Friday, May 22, 2020

Past Misdeeds: Outland (1981)

This is a re-run with only the slightest of edits, so please don’t ask me what the heck I was thinking when I wrote any given entry into this section.

The near future. Federal Marshall O’Niel (Sean Connery in one of his neutral state performances where he’s neither applying himself particularly nor looking too bored) has just assumed his new position as the highest ranking law enforcement officer on a mining station on Jupiter’s moon Io, a position you don’t get because you’re exactly a high-flying star of your organization. In fact, O’Niel’s wife (Kika Markham) has gotten so sick of a series of jobs in horrible places and the effect that’ll have on the development of their son, she leaves O’Niel just two weeks after they have arrived, son in tow (which, given the horrible performance the poor child actor gives, is an excellent idea as far as this viewer’s nerves are concerned).

O’Niel stumbles upon the curiously high amount of suicides and self-created accidents on the station. After a bit of an investigation, O’Niel finds out the miners are supplied with a drug that increases their performance before slowly driving them mad, and it’s all done with more than just the approval of local mining corp head Sheppard (Peter Boyle). Everybody around is either looking away from the problem because they are paid off, or just because they don’t want to rock the boat and lose the tiny bit of the economic cake they can get. O’Niel, right in the middle of his own private existential crisis, realizes he won’t let himself be bought, or ignore what’s going on, whatever the consequences may be. Not surprisingly, there’s violence in the air.

I have always been rather fond of Peter Hyams’s Science Fiction variation on High Noon, and my recent re-watch only confirmed to me this is one of the seriously underrated genre films of its time. Not that there aren’t dubious scientific moments: at least people who understand physics much better than I do tell me that the film’s fixation on people exploding when coming into contact with the vacuum of space is entirely misguided, though it does make for some nice effects, and I don’t even want to think about how much else the film probably gets wrong about the potentials and hazards of space mining operations, the working of solar panels, and so on, and so forth. Fortunately, I’m too dumb to notice anyway.

On the other hand, Outland’s scientific accuracy doesn’t really matter much, because it gets the – in a work of fiction – much more important aspect of making the mining station feel believable right. The station feels like a real, and appropriately shabby, place a future working class might have to inhabit, with basically the same hardships, the same ugliness, and the same injustice as today, just with smaller cots, more artificial light and even less chances for a better life. The way the film, in its production design and its unspoken assumptions, tells it, there’s nothing glamorous about the work in space, only danger, mediocre pay, and a company who only cares for its earnings, space having become the place where dreams die and careers end instead of the place of hope and romance it once was (if only in our shared dreams). All this, the film never so much explains outright but suggests through the details of its production design, the only mildly bitter cynicism of its doctor character as played by Frances Sternhagen, and the way nobody ever quite meets anybody else’s eyes. Unlike in High Noon, even O’Niel’s attempt to ask the miners for help has something perfunctory about it, Connery’s posture carrying the knowledge he won’t get anything from these people before he even has to open his mouth. Pointedly, the film doesn’t even seem to judge the miners for not getting on O’Niel’s side, realizing that a cowed working class like that might just see the pointlessness in O’Niel’s struggle.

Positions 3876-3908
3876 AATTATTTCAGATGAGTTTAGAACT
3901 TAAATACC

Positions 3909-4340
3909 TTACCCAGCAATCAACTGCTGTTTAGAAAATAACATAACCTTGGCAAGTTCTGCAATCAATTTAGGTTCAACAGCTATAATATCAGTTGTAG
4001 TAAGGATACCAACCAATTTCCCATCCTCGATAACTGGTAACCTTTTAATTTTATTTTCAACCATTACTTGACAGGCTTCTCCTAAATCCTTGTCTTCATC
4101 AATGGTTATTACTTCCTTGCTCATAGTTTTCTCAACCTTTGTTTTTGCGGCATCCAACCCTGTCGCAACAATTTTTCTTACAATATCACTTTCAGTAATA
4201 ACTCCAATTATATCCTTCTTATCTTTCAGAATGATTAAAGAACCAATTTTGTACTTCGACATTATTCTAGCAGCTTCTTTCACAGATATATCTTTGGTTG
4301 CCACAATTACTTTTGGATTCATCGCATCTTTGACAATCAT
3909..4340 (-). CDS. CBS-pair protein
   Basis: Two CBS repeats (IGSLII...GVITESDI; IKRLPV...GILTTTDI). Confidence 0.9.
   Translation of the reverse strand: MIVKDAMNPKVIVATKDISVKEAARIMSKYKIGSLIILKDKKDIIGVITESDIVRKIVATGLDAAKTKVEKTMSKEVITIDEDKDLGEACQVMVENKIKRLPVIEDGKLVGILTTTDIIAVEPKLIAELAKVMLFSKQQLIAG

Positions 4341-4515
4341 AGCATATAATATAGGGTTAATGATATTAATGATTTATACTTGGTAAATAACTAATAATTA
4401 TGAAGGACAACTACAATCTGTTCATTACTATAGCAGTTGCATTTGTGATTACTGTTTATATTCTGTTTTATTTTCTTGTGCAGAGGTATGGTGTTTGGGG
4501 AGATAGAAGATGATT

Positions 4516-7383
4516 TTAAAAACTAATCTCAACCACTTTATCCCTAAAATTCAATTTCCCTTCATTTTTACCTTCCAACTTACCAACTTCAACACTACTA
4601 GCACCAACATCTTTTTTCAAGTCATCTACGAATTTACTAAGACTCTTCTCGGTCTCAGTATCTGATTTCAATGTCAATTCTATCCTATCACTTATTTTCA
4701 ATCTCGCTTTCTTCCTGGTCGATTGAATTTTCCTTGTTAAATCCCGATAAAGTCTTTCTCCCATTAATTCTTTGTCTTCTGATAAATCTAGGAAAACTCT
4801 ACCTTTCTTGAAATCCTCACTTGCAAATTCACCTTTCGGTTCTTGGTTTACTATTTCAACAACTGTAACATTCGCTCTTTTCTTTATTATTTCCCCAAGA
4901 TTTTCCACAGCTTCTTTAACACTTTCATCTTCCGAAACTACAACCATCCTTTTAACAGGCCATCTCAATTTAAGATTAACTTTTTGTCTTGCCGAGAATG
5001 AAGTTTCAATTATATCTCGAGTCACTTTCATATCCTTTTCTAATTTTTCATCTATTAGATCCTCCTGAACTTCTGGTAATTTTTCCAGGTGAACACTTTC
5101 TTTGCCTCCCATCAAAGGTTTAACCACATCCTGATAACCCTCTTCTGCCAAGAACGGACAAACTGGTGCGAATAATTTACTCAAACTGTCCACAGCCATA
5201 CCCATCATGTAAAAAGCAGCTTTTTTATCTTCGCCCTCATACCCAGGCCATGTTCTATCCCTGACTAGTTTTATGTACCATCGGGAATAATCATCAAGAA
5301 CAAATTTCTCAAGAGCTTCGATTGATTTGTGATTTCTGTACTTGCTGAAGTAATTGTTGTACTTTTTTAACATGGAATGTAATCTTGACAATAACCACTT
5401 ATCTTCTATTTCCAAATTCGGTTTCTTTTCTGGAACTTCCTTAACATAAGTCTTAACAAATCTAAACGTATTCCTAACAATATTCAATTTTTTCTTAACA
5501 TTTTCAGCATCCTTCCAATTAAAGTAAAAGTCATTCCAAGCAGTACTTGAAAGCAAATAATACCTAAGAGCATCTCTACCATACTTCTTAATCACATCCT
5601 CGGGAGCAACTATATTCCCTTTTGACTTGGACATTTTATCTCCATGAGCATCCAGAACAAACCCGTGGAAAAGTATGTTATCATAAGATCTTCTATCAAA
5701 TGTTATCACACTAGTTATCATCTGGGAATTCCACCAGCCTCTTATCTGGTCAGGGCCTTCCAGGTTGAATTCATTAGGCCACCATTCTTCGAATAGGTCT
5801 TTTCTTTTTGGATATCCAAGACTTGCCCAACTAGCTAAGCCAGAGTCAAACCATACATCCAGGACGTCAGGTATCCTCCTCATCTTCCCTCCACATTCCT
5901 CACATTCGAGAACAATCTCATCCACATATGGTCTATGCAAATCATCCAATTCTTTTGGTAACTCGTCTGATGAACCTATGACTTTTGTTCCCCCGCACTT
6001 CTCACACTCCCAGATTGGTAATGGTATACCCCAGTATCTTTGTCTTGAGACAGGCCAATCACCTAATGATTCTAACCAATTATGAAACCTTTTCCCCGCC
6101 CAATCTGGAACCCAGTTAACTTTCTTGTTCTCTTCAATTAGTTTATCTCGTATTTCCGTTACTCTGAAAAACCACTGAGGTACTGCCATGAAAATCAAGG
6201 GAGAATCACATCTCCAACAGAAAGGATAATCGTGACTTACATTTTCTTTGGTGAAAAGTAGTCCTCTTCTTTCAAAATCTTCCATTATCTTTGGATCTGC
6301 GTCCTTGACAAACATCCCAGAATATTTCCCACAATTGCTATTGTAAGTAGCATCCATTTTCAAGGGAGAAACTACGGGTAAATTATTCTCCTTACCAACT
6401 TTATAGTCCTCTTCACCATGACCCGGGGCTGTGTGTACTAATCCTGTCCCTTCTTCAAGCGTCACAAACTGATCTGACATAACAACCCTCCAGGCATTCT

Because, sure, O’Niel gets his personal happy end – this is a movie after all – but there’s really no second here on screen that argues he has made much of an impact on how things are as a whole; he’s only ever been fighting a symptom of diseases it needs more than a gun and a badge to end. And he can flee to greener pastures now anyway, it seems (though the film pointedly avoids the economics of that decision).

Hyams, always at least a dependable director when it comes to action and suspense, and often a rather brilliant and unsung one, does tell this tale in a straightforward style, with some expectedly fine suspense scenes (the hostage sequence and the grand finale being the obvious examples). Hyams has found a way of turning the station into a real place by making use of great, grimy, production design (this was made at the moment when The Future in cinema became full of lived-in places populated by lived out people, after all), and some very impactful lighting decisions that sometimes even suggest a working knowledge of Bava to my eyes. Which, all in all, is quite a lot for a film whose high concept sell was probably “High Noon in Space, and get me that Connery guy!”.

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